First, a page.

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Journalist Sally Brampton killed herself after "missed opportunities" to help her, an inquest hears. with thanks BBC

Sally Brampton: Journalist killed herself after ‘missed opportunities’

Sally BramptonImage copyright Grant Triplow/REX/Shutterstock
Image caption Sally Brampton launched women’s magazine Elle in the UK in the 1980s

Sally Brampton, founding editor of Elle magazine in the UK, killed herself after health professionals “missed opportunities” to offer her help, an inquest has heard.

Ms Brampton, 60, who wrote a Daily Mail advice column, drowned after walking into the sea near her home on 10 May.

Hastings Coroners’ Court heard she was “in crisis” in March 2016 and had sought help from a psychiatrist and GP.

But “that help did not come”, assistant coroner James Healy-Pratt added.

Ms Brampton, from St Leonards-on-Sea, East Sussex, was pulled ashore at Galley Hill, Bexhill, on 10 May.

The agony aunt, who had spoken out publicly about her long-running battle with depression, had been referred to local mental health services two months earlier, the inquest heard.

However, she was not offered any help and she again contacted a GP in April.

Psychiatrist’s letter

It was agreed she was “out of crisis” at this stage. However, the coroner heard her full clinical details – including a letter from her private psychiatrist – had not been provided to the relevant services.

The letter, dated 19 March, stated Ms Brampton was “in crisis” and having “strong suicidal thoughts”.

It said Ms Brampton was having feelings of “hopelessness and helplessness”, adding that she had spent most of the last week in bed and had hardly left the house.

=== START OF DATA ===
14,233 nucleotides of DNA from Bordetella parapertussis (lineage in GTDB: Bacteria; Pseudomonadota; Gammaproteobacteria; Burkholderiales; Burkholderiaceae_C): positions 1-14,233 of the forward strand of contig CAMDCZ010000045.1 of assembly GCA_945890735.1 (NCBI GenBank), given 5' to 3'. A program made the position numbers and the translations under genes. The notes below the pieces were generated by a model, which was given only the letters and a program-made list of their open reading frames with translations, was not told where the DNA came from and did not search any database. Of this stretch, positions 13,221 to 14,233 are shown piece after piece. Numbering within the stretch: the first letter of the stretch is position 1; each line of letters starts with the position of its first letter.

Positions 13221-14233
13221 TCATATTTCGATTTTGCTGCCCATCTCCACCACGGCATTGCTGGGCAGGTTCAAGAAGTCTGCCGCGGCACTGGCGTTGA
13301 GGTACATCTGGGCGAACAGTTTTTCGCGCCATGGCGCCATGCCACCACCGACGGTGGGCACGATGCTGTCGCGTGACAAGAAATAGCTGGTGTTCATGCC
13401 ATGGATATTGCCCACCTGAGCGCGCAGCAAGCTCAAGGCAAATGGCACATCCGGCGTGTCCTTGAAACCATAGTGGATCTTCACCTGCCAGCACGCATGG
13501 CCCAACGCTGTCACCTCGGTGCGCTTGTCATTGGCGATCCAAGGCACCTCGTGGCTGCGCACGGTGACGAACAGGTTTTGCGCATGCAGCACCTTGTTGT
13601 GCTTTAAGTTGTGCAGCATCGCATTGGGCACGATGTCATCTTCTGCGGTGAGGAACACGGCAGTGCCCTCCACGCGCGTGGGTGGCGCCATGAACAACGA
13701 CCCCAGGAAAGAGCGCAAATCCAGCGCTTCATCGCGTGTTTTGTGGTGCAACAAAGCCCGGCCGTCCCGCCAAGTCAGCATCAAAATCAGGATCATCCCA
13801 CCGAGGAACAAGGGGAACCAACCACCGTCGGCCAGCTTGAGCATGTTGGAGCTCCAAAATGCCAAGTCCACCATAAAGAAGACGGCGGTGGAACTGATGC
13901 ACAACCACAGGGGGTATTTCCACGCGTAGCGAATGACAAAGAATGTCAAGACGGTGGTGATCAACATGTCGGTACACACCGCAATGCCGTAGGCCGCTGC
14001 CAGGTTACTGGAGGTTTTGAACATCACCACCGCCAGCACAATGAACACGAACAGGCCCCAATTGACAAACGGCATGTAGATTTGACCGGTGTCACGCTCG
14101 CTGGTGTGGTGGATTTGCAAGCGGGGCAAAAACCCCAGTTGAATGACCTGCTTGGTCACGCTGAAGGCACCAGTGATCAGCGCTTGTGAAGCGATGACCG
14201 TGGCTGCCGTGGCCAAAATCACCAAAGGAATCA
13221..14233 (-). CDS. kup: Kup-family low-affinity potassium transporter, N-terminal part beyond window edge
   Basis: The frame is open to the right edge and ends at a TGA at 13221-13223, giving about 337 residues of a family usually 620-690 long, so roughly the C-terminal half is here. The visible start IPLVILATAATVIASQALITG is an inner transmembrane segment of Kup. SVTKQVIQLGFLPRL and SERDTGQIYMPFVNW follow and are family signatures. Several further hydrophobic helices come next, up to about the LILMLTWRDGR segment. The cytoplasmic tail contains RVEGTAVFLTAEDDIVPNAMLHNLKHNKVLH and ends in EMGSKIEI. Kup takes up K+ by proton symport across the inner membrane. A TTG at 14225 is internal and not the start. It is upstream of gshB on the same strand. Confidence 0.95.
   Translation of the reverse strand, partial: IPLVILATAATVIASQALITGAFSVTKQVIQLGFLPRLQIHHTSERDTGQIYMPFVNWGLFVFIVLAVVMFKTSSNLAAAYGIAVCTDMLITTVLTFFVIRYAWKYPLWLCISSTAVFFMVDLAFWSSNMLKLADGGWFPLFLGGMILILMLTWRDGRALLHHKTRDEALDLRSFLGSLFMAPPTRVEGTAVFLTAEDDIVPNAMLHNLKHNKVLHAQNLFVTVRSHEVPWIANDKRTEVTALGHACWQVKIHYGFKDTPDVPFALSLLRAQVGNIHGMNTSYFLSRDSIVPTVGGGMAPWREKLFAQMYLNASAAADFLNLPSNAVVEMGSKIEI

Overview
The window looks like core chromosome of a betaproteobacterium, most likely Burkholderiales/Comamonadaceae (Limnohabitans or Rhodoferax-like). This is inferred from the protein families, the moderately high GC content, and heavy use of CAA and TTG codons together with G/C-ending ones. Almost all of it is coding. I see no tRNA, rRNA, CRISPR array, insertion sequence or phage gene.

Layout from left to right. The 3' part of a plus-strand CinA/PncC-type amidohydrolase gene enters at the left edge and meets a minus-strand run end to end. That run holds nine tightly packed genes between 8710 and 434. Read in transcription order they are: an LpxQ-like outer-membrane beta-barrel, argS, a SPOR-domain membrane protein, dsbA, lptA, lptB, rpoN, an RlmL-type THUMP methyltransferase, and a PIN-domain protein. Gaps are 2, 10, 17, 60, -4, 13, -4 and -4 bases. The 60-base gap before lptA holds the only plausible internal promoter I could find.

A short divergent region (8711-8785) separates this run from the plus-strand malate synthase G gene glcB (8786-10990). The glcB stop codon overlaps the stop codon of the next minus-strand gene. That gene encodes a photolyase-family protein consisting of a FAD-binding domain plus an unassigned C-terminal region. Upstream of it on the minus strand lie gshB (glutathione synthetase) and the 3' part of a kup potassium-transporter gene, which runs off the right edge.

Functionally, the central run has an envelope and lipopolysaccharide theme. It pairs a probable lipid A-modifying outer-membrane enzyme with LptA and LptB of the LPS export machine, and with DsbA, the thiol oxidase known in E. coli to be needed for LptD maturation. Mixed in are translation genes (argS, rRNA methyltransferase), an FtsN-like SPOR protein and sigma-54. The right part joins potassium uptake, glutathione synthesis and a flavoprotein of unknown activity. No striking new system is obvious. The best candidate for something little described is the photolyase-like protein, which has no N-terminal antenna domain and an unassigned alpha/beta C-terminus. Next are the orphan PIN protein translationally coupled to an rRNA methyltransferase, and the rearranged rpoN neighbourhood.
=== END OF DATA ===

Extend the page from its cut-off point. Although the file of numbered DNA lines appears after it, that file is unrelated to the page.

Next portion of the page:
Ms Brampton had “disengaged” from local services and had “painted a very jaundiced view of them”, the letter added.

Mr Healy-Pratt said there was “a missed opportunity” to help Ms Brampton in March and more information should have been provided before the second referral.

“However, we don’t know that those missed opportunities would have changed Sally’s outcome and that is an important factor,” he added.

Mr Healy-Pratt said he was satisfied beyond reasonable doubt that Ms Brampton wanted to walk into the sea and he recorded a verdict of suicide.

A ‘bright star’

Christine Henham, a general manager at Hastings and Rother mental health services, said lessons had been learned and changes have been made since Ms Brampton’s death.

She said the team no longer sends or receive faxes, after the GP said he had faxed the psychiatrist’s letter to them.

Ms Brampton had studied fashion at Central Saint Martin’s College of Art & Design before starting at Vogue.

She became fashion editor at The Observer and was then headhunted to launch women’s lifestyle magazine Elle in the UK at the age of 30 in the 1980s.

She later had a weekly agony aunt column in the Sunday Times Style magazine from 2006 until 2014.

In 2008 she gave a personal account of her efforts to overcome depression in her book “Shoot the Damn Dog”.

The coroner described Ms Brampton as a “bright star” and began his conclusion with the writer’s words: “We don’t kill ourselves. We are simply defeated by the long, hard struggle to stay alive.”

with thanks BBC

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